Foundations of the Performing Arts: Performing Stories

REVISED

Fall 2017 and Winter 2018 quarters

Taught by

China studies, theater
ethnomusicology
  • UG

This program has as its focus the ways in which people tell and adapt stories to reflect their priorities and the ways they see the world. How are stories drawn out of people? In Southeast Asia, for example, storytelling through the use of puppetry is a normal and expected part of adult interaction. In Ireland, storytelling might occur through song. In modern dance, powerful messages can be conveyed through both abstract and direct means. How are stories adopted, adapted, expressed, and reacted to across cultures? How does a biblical story turn into a bluegrass gospel tune, or a Greek myth become reinterpreted in a Brazilian film? While our words may be limited to the English language, our field is the world. The faculty for this program have extensive experience living and studying outside the United States, and bring multiple perspectives and ways of seeing the world to bear in our collective exploration.

Students should expect a performance component and also a strong emphasis on the written word. In many cases, stories take life only when they leave the page and find expression in the performing arts. In other cases, a vision that is expressed through the arts may develop deeper meaning through its adaptation to the written word. In all cases, however, interpretation is an essential go-between, and our roles as interpreters form an important part of the objects of study.

In fall, we will begin with the roots of some of the world’s essential stories from multiple cradles of civilization: Greece, the Middle East, China, West Africa, and elsewhere. In winter, we will focus more specifically on writing stories based on what we have come to know. Working collaboratively with our colleagues, we will engage in small, in-house performances of adaptations of these stories.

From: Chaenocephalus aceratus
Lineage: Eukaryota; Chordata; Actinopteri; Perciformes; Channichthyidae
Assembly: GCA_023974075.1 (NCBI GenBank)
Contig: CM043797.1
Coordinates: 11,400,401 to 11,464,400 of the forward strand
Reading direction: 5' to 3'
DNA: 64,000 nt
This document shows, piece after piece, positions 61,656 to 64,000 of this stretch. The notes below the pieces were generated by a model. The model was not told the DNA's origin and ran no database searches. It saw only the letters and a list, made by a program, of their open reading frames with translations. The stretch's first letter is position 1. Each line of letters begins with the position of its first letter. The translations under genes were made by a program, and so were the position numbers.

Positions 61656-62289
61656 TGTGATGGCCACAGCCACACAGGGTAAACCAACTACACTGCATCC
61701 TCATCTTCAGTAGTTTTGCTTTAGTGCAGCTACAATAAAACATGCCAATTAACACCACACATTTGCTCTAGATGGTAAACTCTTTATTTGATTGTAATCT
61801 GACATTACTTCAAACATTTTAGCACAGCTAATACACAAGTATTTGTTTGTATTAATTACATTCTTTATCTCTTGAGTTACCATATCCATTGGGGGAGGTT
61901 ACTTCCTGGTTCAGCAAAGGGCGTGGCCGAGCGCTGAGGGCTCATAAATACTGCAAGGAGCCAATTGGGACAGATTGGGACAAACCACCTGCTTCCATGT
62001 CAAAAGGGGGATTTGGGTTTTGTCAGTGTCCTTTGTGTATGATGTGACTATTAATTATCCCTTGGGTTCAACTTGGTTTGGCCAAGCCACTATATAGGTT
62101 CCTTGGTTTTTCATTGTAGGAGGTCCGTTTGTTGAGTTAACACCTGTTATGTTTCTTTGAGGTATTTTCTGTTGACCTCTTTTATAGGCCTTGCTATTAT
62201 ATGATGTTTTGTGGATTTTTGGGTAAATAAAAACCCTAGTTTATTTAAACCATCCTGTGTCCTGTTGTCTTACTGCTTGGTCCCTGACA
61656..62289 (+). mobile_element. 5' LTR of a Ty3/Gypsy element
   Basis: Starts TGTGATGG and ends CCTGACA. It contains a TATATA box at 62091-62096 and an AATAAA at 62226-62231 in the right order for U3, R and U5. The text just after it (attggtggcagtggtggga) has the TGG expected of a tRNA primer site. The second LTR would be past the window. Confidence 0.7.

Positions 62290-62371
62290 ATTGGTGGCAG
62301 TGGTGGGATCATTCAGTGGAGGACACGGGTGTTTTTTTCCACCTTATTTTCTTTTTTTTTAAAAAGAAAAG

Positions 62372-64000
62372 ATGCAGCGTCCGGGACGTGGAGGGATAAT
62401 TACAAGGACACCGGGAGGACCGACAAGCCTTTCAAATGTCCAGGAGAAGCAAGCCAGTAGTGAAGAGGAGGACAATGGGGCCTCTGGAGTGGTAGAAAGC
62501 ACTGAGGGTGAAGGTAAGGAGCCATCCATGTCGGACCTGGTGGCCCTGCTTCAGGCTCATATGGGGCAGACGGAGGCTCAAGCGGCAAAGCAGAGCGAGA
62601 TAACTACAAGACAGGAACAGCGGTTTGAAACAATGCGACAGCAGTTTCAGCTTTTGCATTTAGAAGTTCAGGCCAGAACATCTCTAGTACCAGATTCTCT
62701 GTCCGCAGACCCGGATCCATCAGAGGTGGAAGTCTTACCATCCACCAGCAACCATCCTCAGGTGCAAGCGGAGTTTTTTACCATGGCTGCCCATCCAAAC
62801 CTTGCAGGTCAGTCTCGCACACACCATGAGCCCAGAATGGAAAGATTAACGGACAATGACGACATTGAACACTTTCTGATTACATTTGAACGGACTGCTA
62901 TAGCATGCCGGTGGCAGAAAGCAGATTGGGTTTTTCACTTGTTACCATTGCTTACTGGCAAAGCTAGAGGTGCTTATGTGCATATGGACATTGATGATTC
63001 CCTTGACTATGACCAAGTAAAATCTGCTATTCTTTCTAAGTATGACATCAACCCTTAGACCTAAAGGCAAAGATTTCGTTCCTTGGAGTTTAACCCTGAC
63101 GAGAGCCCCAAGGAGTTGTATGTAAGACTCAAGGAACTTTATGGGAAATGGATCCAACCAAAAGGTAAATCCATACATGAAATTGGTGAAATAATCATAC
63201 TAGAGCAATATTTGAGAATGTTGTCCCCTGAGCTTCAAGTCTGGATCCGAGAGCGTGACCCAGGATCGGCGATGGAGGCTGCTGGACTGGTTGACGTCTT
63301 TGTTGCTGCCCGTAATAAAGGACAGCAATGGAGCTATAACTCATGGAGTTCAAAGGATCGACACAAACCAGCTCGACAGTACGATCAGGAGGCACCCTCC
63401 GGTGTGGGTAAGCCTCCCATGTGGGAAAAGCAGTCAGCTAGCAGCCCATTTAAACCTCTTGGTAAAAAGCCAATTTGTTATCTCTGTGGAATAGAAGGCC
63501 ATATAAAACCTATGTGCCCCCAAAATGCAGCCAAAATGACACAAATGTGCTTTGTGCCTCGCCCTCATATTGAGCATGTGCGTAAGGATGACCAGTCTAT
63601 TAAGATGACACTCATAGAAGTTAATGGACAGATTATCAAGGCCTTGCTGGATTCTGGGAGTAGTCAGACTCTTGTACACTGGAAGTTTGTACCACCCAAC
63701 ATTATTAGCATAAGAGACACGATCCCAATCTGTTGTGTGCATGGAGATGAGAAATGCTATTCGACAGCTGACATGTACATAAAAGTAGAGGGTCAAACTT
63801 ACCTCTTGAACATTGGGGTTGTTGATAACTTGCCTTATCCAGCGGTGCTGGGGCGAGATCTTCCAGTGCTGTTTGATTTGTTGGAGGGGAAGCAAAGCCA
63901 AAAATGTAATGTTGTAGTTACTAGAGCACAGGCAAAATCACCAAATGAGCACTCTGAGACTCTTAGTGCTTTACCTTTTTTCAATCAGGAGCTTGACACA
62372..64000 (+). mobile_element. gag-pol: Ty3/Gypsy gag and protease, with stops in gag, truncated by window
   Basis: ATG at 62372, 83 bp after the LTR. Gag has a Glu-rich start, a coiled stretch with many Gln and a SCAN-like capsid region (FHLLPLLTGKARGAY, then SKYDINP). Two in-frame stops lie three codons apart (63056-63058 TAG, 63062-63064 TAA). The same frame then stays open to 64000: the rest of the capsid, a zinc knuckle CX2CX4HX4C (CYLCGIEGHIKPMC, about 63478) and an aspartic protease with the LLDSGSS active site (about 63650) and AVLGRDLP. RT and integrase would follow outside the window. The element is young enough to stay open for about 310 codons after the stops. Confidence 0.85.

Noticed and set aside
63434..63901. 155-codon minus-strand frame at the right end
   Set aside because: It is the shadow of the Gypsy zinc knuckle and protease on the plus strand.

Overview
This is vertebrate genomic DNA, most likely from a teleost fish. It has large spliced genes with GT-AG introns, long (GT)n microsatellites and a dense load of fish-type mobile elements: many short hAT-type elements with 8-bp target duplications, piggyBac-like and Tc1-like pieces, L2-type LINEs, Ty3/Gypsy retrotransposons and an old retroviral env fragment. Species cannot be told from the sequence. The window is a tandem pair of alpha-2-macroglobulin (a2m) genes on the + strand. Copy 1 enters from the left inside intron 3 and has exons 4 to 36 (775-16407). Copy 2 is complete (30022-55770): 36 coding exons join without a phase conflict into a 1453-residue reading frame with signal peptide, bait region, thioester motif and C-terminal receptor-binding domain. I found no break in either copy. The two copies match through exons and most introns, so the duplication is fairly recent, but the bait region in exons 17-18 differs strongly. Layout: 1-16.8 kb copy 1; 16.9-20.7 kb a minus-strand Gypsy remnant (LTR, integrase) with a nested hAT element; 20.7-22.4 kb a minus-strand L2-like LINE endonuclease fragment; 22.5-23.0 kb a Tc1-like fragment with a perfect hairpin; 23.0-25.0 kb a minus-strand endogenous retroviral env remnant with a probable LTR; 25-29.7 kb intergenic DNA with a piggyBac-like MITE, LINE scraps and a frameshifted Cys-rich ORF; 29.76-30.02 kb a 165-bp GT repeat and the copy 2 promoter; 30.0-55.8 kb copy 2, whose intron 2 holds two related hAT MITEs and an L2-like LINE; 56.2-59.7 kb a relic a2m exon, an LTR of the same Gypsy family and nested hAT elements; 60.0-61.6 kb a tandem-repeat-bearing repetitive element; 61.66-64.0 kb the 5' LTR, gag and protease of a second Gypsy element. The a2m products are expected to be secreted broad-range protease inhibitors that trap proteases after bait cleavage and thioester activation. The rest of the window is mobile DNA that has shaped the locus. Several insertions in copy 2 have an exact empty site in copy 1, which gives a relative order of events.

All of our work will be supplemented with the work of visiting artists, live performances, and a culminating visit to the Oregon Shakespeare Festival in Ashland, Oregon. Because we work in multiple media (including sound, film, and the body, as well as the pen and computer), all students are expected to work with aspects of performance regularly in the program. We will watch, we will move, we will write, and we will make music; we will also examine what we have seen and done through seminars and in-class discussions. How would you render a work of Shakespeare in song? How would you turn a film into a poem, a dance into a play, a prophecy into a book?

Program Details

Fields of Study

anthropology music theater

Preparatory For

anthropology, dance, music, and theater

Websites

Quarters

Fall Open Winter Open

Location and Schedule

Final Schedule and Room Assignment

Campus Location

Olympia

Time Offered

Day

Advertised Schedule

First class meeting: Monday, September 25 at 10am (Com 107)

Online Learning

No Required Online Learning

Fees

$10 in fall for performance tickets and $300 in winter to attend performances at the Oregon Shakespeare Festival.

Revisions

DateRevision
2017-09-29Fall fee added ($10).
2017-05-23This program is now offered for 12 or 16 credits.
2017-02-22New title! Former title: Performing Stories Through Music, Dance, and Theater.
2016-10-05This program is now lower division (Freshmen and Sophomores).